While congress remains tied up in discussions of government shutdowns and debt ceiling increases and with the passage of the American Taxpayer Relief Act, and the Patient Protection and Affordable Care Act, there are many changes in the tax law that we need to prepare for. Now is a good time to take a another look at those changes that impact 2013 and 2014 and make any necessary tax planning adjustments to minimize tax liabilities. Here are a few of the tax law changes they may impact you or your business in the coming months.
Patient Protection and Affordable Care Act passed by congress on 3/23/10
a. Added an additional Medicare Tax starting in 2013 of .9% of wages in excess of Married Filing Jointly ("MFJ") >$250,000, Single >$200,000.
b. Added a Net Investment Income Tax starting in 2013 of 3.8% of Unearned Income. This Medicare Contribution Tax is based on lesser of Net Investment Income or Excess Modified Adjusted Gross Income over MFJ $250,000, Single $200,000.
c. Investment Income includes such things as interest, dividends and net gain from sale of non-trade or business property.
d. Created the Small Business Health Insurance Credit starting in 2010 which applies to employers with less than 25 employees and average full time wages <$25,000, For 2010 through 2013, the tax credit can be as high as 35% of employer insurance contributions. For 2014 through 2015, the tax credit can be as high as 50% of employer insurance contributions.
e. Requires minimum essential health care coverage for individuals beginning in 2014. Those who do not comply will be subject to a tax penalty. The individual tax penalty is the greater of 300% of the flat rate ($95 in 2014 ) or a % of excess income (1% in 2014). The act also applies to employers with 50 or more full time equivalent ("FTE") employees where FTE is considered 30 hrs per week or more. Part time employee hours for the month are aggregated and divided by 120 to determine FTE. Insurance must be offered by the employer to full time employees only. The annual business tax penalty for non-compliance is $2000 x # full time employees > 30 or $3000 x full time employees who qualify for insurance the credit.
f. Expanded Medicaid - the act increases state coverage for individuals to 133% of federal poverty line, vs. considerably lower, non-compliance by the state results in a lose federal Medicaid funds
g. Added the Premium Assistance Credit beginning in 2014 to help support the cost of healthcare and is provided to households with income between 100% and 400% of the federal poverty limit
h. Deems Employer Insurance unaffordable if insurance cost to the individual is greater than 9.5% of their household income - self only coverage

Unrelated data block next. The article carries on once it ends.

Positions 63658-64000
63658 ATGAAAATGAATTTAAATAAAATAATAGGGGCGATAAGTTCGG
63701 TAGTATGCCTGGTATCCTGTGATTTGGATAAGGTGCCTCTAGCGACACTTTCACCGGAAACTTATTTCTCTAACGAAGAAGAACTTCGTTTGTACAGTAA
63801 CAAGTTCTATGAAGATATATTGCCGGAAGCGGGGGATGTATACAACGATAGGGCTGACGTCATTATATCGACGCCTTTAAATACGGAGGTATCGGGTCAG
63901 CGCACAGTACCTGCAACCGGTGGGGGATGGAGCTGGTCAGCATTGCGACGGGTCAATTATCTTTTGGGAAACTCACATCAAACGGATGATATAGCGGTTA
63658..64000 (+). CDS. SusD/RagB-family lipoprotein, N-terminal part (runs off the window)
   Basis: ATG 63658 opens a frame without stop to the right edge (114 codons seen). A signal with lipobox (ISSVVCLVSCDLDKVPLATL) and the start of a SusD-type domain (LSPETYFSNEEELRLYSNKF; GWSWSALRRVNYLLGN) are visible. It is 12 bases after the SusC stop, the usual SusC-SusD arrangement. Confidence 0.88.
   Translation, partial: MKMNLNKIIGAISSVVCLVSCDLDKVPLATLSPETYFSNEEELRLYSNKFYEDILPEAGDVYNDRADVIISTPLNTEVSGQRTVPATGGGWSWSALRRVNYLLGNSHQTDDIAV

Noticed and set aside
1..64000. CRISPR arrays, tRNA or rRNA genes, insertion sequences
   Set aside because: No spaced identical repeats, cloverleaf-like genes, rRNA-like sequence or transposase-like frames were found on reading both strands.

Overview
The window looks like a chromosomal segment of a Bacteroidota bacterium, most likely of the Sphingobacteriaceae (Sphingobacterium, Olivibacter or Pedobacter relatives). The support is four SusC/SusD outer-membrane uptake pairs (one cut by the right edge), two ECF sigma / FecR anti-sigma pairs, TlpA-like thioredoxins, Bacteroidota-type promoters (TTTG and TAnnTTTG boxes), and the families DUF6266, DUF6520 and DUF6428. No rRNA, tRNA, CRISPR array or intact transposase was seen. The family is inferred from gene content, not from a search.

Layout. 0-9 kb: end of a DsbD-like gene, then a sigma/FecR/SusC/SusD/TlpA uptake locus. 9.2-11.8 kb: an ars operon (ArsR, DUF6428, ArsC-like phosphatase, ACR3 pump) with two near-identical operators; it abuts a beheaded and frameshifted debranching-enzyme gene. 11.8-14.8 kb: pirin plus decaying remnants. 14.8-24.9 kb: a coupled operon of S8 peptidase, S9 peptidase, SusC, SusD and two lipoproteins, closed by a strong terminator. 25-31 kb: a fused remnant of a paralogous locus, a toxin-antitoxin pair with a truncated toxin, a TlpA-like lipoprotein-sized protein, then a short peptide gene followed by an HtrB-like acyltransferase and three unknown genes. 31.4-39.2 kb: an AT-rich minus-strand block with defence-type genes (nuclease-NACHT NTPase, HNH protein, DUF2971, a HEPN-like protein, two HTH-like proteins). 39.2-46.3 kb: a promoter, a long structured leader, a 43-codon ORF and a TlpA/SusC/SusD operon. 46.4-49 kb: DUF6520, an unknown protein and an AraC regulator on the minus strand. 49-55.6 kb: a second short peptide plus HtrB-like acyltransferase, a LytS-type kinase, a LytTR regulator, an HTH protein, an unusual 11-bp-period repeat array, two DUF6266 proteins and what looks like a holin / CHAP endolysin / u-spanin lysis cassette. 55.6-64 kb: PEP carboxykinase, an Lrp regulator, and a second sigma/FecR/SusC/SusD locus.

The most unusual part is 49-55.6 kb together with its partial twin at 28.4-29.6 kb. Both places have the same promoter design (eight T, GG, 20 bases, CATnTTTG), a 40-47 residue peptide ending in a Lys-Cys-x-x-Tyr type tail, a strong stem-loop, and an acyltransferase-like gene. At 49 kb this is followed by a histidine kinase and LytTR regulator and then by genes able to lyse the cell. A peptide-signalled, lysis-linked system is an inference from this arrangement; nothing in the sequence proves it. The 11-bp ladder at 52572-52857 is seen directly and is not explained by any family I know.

i. Increases Dependent coverage to age 26 from age 19 or age 24 for students
American Taxpayer Relief Act of 2012 passed by congress on 1/1/2013
a. Increases the maximum individual tax rate beginning in 2013 from 35% to 39.6% MFJ >$450,000, Single >$400,000, and yes the marriage penalty is back!
b. Increases the Long Term Capital Gain Rate beginning in 2013 from 15% to 20% of gain. This rate could be as high as 23.8% when the net investment income tax is added. This higher rate applies to MFJ >$450,000, Single >$400,000.
c. Phases out Itemized Deductions and Personal Exemptions beginning in 2013 with the phase out limits starting at Adjusted Gross Income ("AGI") of MFJ >=$300,000 and Single >= $250,000
d. Extends some expired tax breaks through 2013, including the Income exclusion for discharge of principal residence indebtedness up to $2,000,000, the 50% bonus depreciation deduction for qualifying personal property and the expanded Section 179 deduction of $500,000 for personal property. The Section 179 deduction begins to phase out when the equipment acquisition is >= $2,000,000.
e. Extends some expired tax breaks through 2017 such as the American Opportunity Credit for higher education (post secondary education) where it increases the possible credit from $1800 to $2500. This credit is now allowed for up to 4years instead of 2 years, 40% of the credit is now refundable.
f. Extends some expired tax breaks retroactively without sunset such as the Student Loan Interest Deduction of up to $2500, the Dependent Care Credit of up to $1200, the Earned Income Credit up to $5,800 and the Child Tax Care Credit up to $1000 per child.
g. Increases retirement plan contribution limits such as the 401K contribution limit which increased from $17,000 to $17,500 and if you are over 50 years old, from $22,500 to $23,000. It also increases the IRA Contribution limit from $5,000 to $5,500, and if you are over 50 years old, from $6,000 to $6,500.
As we near the end of 2013, it is a good time to take a another look at the significant tax law changes that impact 2013 and 2014 and make any necessary tax planning adjustments to minimize tax liabilities.
If you have any questions regarding these changes or any other tax planning questions please give us a call!
Paul J. Beckert MBA, CPA
Pinnacle Business Solutions
Note: The information contained in this material represents a general overview of tax regulations and should not be relied upon without an independent, professional analysis of how any of these provisions apply to a specific situation.